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The Forum > General Discussion > Corporate lobbyists get results; why not Citizens' lobbyists?

Corporate lobbyists get results; why not Citizens' lobbyists?

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The real business of politics these days is not done by politicians; their job is merely public entertainment and propaganda promotion. The real business is done behind the scenes by ministerial advisers, corporate lobbyists, union reps and spin doctors.

Wealthy individuals with real power and influence seldom stand for public office. When they need political influence, they buy it, sometimes buying politicians direct, more usually the cooperation of political advisers and consultants, as do the large corporations. Hence the common saw that Australia has the best politicians money can buy; and they've all been bought.

Parliamentary elections today are are farce - public spectacles to preserve the illusion of democracy, but with no real consequence when two parties with near-identical policies are the only choice. The only way in which the voting public can regain political influence is to follow the corporate lead by establishing Citizens' Lobby Groups to maintain political pressure and influence continually, rather than only at election time. Unless this is done, corporate interests will continue to gain the ascendancy, eventually dominating and controlling society completely.

How can these groups be formed and deployed to maximum effect?
Posted by Beelzebub, Wednesday, 13 October 2010 6:52:11 AM
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Beezl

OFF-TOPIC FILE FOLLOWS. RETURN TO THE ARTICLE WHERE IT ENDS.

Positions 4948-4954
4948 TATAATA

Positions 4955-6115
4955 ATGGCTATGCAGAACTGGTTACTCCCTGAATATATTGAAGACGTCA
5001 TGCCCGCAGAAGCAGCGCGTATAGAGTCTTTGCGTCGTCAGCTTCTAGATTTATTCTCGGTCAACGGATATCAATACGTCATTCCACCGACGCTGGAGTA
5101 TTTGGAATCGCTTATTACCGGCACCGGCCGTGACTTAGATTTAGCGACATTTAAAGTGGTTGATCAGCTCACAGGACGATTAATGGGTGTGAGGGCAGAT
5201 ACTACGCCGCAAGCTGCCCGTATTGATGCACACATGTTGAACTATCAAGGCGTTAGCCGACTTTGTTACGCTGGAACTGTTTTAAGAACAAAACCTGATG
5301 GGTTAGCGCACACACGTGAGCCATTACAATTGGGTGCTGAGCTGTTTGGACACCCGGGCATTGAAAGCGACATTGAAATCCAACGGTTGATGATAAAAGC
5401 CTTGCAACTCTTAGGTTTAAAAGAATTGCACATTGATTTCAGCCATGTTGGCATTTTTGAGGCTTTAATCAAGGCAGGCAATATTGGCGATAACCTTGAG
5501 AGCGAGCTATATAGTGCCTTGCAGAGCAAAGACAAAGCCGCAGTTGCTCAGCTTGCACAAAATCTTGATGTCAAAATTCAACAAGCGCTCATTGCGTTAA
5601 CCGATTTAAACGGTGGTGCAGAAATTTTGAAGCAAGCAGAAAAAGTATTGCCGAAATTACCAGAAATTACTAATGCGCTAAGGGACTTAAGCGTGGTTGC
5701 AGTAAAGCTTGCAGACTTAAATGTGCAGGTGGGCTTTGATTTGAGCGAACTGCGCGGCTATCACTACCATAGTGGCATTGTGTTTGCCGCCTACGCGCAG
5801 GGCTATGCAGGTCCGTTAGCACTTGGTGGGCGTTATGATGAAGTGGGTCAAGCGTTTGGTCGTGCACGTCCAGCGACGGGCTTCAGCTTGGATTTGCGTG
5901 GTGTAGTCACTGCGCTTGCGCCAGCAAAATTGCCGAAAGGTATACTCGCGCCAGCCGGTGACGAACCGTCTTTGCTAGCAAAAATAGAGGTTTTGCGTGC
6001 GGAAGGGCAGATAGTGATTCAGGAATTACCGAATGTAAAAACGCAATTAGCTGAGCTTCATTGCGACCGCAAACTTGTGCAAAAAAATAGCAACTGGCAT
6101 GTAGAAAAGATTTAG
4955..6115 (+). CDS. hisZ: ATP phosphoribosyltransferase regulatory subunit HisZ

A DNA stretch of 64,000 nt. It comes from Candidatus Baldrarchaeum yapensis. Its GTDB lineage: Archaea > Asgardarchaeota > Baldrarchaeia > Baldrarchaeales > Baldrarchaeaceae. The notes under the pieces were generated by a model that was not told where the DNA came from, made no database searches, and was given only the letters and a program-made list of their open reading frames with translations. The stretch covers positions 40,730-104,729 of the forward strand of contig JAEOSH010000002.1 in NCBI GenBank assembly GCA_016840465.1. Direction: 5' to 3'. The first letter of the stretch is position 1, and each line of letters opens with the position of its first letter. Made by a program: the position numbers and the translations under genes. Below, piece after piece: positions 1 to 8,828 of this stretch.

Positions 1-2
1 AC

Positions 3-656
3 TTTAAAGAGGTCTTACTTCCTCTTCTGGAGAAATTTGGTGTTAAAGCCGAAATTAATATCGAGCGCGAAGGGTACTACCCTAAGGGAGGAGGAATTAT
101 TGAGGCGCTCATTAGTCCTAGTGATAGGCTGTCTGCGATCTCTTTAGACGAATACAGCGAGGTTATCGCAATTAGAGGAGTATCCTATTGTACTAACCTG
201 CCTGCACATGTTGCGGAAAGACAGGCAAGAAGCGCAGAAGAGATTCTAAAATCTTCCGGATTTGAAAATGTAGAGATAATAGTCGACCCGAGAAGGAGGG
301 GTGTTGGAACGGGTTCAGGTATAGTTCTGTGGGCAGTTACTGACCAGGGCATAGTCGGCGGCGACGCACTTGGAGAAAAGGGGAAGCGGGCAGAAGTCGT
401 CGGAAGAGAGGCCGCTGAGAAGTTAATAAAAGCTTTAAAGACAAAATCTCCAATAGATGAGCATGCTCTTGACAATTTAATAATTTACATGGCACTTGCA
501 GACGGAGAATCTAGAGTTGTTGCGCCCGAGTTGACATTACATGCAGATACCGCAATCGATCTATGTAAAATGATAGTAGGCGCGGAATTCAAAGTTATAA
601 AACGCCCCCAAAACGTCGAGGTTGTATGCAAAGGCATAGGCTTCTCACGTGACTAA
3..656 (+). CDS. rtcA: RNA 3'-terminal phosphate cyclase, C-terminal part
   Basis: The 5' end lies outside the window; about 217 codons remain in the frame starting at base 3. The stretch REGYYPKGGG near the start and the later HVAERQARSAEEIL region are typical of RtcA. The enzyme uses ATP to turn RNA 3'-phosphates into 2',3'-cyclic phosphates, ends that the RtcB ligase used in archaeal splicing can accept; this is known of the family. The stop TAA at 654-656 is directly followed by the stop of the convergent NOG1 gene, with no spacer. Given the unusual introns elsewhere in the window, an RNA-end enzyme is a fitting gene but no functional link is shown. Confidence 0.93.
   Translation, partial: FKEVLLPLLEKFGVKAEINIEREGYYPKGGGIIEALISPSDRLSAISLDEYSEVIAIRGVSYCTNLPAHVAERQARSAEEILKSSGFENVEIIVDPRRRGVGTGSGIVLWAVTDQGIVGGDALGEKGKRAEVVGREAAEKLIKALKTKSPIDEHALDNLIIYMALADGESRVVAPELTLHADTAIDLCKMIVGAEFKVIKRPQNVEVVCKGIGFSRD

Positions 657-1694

Your point about the power of corporate lobby groups is sound but we are already awash with citizen lobby groups from many sectors. Eg. disability, environmental, gender, sporting, religious, ethnic etal. We are literaly teeming with lobby groups it is just that the corporate ones on the whole have more sway.

GETUP is one lobby group that grew from the grass roots and lobbies on all sorts of human rights issues from environment, constitutional and electoral reform, abortion, asylum seekers etc. But it does not represent all points of view and a citizen lobby group, like any group, are also fraught with conflicting ideas and wants.

I am not aware of a general Citizen's Lobby that argues for greater participation from citizens within a democracy (without an ideological agenda) but is that what you are proposing?
Posted by pelican, Wednesday, 13 October 2010 7:27:08 PM
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> we are already awash with citizen lobby groups
Yes, it's true.

> a citizen lobby group .. are also fraught with conflicting ideas and wants.
Their proliferation and inner conflicts are probably the main cause of their lack of effectiveness.

> the corporate ones on the whole have more sway
There is a very good reason for this.

> .. argues for greater participation from citizens .. is that what you are proposing?
At the moment my proposal is quite open-ended. I'd like to set down here a general principal that I learned from J. K. Galbraith many years ago. No matter what you think of his politics, he was a very erudite, insightful, and experienced economist, diplomat, and political player. He also had a shrewd and ironic sense of humour.

He maintained that every organization and individual can only exert influence on its environment in proportion to its inner discipline. The obvious example is the military; it is capable of deploying lethal force on its environment for the simple reason that it has recourse to lethal force in disciplining its members. At the opposite end of the spectrum he placed political parties (and he had a lifetime of experience to draw on), which he said were largely ineffective because they lacked inner discipline. If you apply the same criterion to sporting teams, bureaucracies, even individuals, I believe you'll find that it's true.